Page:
Mickelson admits to 'insensitivity' on tax issue
Three days after creating a firestorm with his public airing of his tax grievances, Phil Mickelson apologised for being, well, himself.
“You know,” he said when asked what the past few days had been like, “I’ve made some dumb, dumb mistakes, and obviously, talking about this stuff was one of them.”
After his final round last Sunday at the Humana Challenge, Mickelson said: “There are going to be some drastic changes for me because I happen to be in that zone that has been targeted both federally and by the state.”
On Wednesday, Mickelson, speaking on the eve of the Farmers Insurance Open, likened the airing of his post-election frustrations to the intemperance he displayed on the 18th hole at Winged Foot Golf Club during the final round of the 2006 US Open.
Ahead by one as he walked to the tee box, Mickelson hit a drive that crashed off a hospitality tent far left of the fairway. He compounded his error by trying to cut a shot around a tree instead of hitting back on to the fairway. The ball ricocheted off the trunk, costing him a double-bogey six that handed victory to Geoff Ogilvy.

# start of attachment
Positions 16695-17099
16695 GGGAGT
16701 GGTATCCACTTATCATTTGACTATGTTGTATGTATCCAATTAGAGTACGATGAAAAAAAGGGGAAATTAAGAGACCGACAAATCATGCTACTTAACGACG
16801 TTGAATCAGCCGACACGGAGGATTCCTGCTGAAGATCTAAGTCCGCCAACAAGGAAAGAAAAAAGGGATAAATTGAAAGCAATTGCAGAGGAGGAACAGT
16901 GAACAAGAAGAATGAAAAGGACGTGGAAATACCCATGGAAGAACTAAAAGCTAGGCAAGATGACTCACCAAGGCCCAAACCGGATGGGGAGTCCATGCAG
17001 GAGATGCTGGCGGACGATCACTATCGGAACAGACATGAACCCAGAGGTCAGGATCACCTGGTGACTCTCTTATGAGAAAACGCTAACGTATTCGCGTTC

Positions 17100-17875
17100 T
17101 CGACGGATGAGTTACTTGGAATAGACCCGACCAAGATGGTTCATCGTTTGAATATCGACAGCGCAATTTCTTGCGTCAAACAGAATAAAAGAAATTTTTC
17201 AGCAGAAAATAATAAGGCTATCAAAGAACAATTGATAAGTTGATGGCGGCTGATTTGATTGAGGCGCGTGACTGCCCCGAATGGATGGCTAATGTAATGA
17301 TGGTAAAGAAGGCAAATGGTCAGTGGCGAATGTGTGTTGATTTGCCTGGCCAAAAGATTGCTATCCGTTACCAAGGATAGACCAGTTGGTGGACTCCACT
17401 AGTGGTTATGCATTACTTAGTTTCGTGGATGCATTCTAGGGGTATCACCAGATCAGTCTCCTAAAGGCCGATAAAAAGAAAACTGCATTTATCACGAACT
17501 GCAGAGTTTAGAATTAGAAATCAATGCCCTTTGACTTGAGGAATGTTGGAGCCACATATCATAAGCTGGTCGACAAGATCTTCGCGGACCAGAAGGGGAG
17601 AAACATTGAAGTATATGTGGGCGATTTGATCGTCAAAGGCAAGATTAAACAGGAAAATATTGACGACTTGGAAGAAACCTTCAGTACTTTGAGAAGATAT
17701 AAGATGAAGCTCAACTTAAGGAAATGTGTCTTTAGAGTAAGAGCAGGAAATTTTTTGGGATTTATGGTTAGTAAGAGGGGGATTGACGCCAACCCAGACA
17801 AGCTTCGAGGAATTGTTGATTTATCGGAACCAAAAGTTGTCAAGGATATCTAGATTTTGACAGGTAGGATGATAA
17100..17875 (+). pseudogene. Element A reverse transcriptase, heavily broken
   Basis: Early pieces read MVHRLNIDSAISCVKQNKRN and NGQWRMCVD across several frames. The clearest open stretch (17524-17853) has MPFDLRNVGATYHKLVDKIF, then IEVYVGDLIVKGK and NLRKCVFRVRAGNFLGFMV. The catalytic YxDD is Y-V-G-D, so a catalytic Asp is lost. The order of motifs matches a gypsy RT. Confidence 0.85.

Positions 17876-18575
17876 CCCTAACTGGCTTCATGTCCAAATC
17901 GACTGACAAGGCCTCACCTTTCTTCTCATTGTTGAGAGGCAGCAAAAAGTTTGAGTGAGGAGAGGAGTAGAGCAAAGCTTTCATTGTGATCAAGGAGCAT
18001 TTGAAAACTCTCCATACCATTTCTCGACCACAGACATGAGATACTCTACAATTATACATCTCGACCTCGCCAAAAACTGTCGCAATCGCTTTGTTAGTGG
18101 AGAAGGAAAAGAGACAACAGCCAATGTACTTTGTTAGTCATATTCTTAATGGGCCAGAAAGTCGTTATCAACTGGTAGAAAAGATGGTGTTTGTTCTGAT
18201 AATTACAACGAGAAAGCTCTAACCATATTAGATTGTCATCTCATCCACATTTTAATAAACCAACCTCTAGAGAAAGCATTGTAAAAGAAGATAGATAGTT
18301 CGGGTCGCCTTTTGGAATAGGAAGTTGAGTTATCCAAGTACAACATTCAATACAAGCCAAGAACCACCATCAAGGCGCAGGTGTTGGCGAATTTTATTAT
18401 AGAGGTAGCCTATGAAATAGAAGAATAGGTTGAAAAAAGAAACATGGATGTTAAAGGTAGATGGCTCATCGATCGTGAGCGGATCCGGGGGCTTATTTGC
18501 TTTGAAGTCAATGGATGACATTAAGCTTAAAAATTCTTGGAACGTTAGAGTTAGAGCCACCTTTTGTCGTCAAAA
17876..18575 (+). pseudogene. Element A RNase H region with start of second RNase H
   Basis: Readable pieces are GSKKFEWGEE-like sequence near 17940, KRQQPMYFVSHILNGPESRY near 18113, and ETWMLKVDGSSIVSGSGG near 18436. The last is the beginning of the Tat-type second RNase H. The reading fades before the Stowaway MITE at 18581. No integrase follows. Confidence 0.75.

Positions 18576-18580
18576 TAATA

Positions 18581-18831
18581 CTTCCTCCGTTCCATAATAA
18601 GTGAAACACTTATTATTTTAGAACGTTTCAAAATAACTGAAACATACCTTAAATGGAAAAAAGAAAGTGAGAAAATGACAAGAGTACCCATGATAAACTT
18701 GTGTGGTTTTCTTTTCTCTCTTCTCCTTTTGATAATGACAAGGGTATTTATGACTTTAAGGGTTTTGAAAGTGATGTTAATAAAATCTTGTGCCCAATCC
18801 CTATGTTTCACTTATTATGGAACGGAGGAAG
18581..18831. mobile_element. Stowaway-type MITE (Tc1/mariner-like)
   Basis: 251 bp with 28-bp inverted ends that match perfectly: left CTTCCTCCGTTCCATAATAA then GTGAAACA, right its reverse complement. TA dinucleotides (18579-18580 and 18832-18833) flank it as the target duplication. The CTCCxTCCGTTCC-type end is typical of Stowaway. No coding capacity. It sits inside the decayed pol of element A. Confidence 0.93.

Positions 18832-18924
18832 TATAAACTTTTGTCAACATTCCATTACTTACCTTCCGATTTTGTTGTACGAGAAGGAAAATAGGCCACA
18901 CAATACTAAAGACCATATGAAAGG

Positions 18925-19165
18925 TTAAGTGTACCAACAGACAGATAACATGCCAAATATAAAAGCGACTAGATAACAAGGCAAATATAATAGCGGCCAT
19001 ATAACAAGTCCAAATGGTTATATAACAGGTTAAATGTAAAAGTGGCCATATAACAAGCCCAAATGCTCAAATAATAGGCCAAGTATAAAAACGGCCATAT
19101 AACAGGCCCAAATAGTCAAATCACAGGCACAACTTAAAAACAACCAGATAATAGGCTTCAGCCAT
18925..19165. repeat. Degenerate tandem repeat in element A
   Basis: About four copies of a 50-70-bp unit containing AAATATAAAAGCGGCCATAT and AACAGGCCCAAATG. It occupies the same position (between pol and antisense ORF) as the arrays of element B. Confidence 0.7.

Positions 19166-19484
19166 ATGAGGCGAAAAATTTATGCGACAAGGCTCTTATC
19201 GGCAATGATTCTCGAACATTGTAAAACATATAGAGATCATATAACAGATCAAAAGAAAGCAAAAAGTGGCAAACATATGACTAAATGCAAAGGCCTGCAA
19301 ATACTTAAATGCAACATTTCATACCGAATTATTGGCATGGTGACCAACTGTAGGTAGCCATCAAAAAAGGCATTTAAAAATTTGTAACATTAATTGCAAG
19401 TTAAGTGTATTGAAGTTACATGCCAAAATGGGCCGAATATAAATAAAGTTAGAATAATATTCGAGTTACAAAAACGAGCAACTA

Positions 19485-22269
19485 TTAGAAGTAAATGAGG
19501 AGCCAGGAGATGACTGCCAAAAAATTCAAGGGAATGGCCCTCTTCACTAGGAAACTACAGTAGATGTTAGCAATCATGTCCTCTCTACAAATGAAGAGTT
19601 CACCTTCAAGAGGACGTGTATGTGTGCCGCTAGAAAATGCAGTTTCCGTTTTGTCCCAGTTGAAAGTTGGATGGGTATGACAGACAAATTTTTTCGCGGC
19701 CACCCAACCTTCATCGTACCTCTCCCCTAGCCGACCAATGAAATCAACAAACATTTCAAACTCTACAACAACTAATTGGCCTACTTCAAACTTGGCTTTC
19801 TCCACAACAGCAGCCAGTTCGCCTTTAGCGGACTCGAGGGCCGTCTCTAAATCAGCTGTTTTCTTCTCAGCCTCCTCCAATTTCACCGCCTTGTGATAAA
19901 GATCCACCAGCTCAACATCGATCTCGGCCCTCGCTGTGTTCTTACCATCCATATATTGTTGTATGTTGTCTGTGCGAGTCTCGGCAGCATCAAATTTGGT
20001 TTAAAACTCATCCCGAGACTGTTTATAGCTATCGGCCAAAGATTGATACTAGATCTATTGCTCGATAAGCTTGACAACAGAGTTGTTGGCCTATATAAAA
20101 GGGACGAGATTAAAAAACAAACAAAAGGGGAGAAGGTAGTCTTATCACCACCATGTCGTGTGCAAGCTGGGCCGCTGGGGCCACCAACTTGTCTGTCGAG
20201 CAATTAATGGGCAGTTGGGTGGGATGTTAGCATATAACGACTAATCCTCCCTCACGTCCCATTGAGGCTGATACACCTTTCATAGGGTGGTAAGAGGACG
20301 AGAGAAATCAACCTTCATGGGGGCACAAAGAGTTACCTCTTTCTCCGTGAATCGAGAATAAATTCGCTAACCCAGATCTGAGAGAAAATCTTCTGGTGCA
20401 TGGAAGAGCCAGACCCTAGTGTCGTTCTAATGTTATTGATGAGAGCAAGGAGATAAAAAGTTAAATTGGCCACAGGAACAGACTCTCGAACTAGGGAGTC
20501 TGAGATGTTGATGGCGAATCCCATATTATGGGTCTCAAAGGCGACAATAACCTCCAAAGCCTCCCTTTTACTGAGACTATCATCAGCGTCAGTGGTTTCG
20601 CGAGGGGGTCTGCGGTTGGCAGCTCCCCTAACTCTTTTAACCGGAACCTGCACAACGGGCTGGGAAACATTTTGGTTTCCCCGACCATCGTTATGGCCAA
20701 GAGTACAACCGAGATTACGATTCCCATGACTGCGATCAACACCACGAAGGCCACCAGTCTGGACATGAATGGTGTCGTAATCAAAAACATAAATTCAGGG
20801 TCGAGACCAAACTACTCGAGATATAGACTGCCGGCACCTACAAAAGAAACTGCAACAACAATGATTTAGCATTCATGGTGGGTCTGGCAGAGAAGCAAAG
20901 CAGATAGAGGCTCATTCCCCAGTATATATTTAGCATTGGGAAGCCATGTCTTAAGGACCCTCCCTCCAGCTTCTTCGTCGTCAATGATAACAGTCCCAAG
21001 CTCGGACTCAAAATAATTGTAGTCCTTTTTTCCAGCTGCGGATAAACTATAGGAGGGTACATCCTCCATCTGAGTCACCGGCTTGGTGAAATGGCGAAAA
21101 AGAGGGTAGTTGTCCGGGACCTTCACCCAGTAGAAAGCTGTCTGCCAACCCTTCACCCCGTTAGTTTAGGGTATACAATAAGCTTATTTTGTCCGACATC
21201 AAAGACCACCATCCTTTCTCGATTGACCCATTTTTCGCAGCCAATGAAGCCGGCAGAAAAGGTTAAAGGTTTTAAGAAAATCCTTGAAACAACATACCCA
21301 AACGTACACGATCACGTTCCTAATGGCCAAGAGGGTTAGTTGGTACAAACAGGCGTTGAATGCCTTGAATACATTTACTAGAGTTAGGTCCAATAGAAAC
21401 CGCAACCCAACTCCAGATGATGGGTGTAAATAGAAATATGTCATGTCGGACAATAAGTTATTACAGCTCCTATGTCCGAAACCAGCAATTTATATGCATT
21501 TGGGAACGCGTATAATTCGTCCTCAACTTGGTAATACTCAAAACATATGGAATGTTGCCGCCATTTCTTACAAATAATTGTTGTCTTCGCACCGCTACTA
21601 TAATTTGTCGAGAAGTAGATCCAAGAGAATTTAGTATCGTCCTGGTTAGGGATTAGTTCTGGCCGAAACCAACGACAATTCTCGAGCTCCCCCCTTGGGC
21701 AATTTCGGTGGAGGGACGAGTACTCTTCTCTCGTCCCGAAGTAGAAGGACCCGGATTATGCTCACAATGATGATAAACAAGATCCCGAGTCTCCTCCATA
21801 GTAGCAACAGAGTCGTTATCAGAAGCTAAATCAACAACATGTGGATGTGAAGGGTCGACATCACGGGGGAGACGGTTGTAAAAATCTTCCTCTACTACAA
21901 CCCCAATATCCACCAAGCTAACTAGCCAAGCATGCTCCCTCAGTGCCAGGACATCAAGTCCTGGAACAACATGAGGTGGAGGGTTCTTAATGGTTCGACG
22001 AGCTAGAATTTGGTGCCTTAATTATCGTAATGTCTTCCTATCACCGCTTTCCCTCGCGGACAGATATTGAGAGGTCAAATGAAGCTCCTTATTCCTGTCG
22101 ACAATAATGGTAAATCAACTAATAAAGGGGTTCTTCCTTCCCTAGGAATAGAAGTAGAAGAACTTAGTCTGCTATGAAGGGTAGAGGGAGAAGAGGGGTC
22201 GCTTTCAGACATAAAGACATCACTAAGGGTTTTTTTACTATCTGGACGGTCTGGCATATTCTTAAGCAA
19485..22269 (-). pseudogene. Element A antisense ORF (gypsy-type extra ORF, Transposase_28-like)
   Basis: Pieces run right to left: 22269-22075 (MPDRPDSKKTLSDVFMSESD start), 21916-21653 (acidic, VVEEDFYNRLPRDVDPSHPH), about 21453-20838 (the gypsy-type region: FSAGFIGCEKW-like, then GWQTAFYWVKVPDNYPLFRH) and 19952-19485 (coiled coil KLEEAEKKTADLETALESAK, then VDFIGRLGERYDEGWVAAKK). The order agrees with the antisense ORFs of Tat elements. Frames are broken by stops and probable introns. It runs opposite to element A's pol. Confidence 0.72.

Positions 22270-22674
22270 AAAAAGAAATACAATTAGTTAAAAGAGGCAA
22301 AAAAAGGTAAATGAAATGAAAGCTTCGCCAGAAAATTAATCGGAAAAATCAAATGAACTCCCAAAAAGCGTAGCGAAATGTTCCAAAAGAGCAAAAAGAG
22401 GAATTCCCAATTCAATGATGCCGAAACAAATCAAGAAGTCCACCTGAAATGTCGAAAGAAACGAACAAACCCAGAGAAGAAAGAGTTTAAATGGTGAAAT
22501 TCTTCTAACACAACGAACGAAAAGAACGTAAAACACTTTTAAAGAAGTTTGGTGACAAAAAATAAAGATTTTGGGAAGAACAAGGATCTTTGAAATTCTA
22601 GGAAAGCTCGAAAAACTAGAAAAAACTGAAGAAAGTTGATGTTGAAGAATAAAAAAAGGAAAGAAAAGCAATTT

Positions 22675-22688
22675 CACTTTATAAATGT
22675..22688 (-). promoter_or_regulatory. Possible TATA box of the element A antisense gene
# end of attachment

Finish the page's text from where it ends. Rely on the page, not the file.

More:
“I hit a drive way left off the tents,” Mickelson joked. “So this happened to be way right, but way off the tents.”
He added: “Like Winged Foot, where I tried to carve a three-iron around a tree and get it up by the green, I make double bogey and lost the US Open, I think I’m going to learn my lesson and take a wedge and get it back in play.”
But Mickelson, who has more than $67 million in career earnings, digressed.
“I think that it was insensitive to talk about it publicly to those people who are not able to find a job, that are struggling pay cheque to pay cheque,” he said. He added, “My apology is for talking about it publicly because I shouldn’t take advantage of the forum that I have as a professional golfer to try to ignite change over these issues.”
It was suggested that with his high profile, he is the ideal agent of change. “Possibly,” Mickelson said after a long pause. “I don’t think that its necessarily me.” – New York Times